apt (Advanced Package Tool) is the default package manager used on Ubuntu, Debian, and all other Debian-based Linux distributions. It’s the go-to method for installing packages from repository, and can also install a local DEB file. In this tutorial, you will learn how to use the
apt command for package management on Ubuntu and Debian Linux systems.
Installing a Package
Before installing a package, you should always fetch the latest repository information:
$ sudo apt update
Then, install a package with
$ sudo apt install package_name
To install a local package (
$ sudo apt install ./package_name.deb
To get a list of upgradable packages installed on your system:
$ sudo apt list --upgradable
To update all packages:
$ sudo apt upgrade
To update all packages and Linux kernel:
$ sudo apt full-upgrade
To remove lingering packages that are no longer needed:
$ sudo apt autoremove
One-liner to update the whole system:
$ sudo apt update && sudo apt -y full-upgrade && sudo apt -y autoremove
Getting Package Info
Retrieve information about a package:
$ apt show package_name
To list the installed packages in your system:
$ apt list --installed
Some packages rely on others in order to be installed and used. To list the dependencies of a certain package:
$ apt depends package_name
Searching for a Package
To search for a package:
$ apt search package_name
Removing and Purging Packages
remove command will uninstall a package, but leave behind configuration files and (sometimes) additional program data like user settings. The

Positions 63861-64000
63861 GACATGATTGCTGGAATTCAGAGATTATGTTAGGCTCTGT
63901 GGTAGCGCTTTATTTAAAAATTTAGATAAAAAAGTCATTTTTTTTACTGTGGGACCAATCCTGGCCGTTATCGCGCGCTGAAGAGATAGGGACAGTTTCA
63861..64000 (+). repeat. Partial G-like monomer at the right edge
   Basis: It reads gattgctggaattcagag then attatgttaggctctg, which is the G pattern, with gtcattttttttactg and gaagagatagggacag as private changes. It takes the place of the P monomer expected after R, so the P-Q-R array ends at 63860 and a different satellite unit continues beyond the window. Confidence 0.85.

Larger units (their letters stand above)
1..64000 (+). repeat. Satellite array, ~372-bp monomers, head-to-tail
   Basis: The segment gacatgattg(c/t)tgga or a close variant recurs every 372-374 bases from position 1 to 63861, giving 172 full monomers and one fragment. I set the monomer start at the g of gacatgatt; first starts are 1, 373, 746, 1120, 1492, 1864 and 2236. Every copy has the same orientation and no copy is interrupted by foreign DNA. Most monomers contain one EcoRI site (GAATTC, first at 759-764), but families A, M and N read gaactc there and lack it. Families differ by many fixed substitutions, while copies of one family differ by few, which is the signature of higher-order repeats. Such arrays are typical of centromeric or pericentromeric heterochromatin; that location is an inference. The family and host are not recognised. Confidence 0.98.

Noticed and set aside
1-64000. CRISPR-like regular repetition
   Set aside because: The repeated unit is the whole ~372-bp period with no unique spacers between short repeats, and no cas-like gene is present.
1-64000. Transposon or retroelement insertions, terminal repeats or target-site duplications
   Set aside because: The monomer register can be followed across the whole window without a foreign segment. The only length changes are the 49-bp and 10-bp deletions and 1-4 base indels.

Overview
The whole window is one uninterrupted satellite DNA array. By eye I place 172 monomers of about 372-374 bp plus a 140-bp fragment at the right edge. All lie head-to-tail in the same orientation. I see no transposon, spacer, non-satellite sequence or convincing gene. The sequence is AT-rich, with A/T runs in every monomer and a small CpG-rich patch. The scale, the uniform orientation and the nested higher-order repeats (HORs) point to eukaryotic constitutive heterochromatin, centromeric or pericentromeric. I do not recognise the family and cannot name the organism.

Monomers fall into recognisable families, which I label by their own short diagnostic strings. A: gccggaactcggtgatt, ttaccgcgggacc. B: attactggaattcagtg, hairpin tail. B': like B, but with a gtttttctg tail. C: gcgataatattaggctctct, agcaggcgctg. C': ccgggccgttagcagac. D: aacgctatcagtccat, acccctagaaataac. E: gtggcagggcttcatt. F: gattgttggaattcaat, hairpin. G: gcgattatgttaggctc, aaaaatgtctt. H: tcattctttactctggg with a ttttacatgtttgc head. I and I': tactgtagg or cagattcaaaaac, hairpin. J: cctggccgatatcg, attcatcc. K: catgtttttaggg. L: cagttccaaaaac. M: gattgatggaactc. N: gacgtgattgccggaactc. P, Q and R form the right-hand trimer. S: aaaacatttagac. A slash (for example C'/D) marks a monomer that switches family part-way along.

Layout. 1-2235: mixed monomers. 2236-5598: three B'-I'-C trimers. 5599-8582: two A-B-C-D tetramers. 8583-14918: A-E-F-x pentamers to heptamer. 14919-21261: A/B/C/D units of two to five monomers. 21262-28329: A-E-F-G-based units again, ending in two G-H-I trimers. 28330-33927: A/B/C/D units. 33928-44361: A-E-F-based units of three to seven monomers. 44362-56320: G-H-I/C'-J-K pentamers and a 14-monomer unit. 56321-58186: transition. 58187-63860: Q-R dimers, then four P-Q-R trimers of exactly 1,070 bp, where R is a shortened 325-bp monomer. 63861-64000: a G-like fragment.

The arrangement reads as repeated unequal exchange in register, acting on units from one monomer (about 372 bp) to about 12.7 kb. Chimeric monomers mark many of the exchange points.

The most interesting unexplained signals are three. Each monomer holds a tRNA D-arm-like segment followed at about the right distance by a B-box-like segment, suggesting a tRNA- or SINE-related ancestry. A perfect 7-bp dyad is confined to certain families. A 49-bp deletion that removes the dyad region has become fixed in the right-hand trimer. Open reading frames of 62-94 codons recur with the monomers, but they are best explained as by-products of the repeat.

purge command will uninstall a package and also remove all related configuration files and other data. If you don’t plan to reinstall the package, then
purge is the recommended option.
To remove a package:
$ sudo apt remove package_name
To purge a package:
$ sudo apt purge package_name
To remove the libraries and dependencies that are no longer needed:
$ sudo apt autoremove
Reinstalling a Package
To reinstall a package:
$ sudo apt --reinstall install package_name
apt vs. apt-get
dpkg is the backend package management system for Debian-based distros.
apt are frontend commands that interact with
dpkg and extend its functionality. The
apt-get command predates
apt, but is no longer the recommended command for end users.
Users should utilize
apt for package management, as it’s more user-friendly. This is the command meant for everyday use. The
apt command undergoes updates, and its implementation may vary slightly depending on the Linux distribution.
Contrast this to
apt-get, which is less user-friendly, and known to be more consistent over time and across various distros. Scripts, background processes, and system services should utilize
apt-get because of its predictability.
apt-get, since it was heavily used before the introduction of
apt. Old habits die hard, so some users and websites haven’t made the switch, or they simply don’t understand the difference.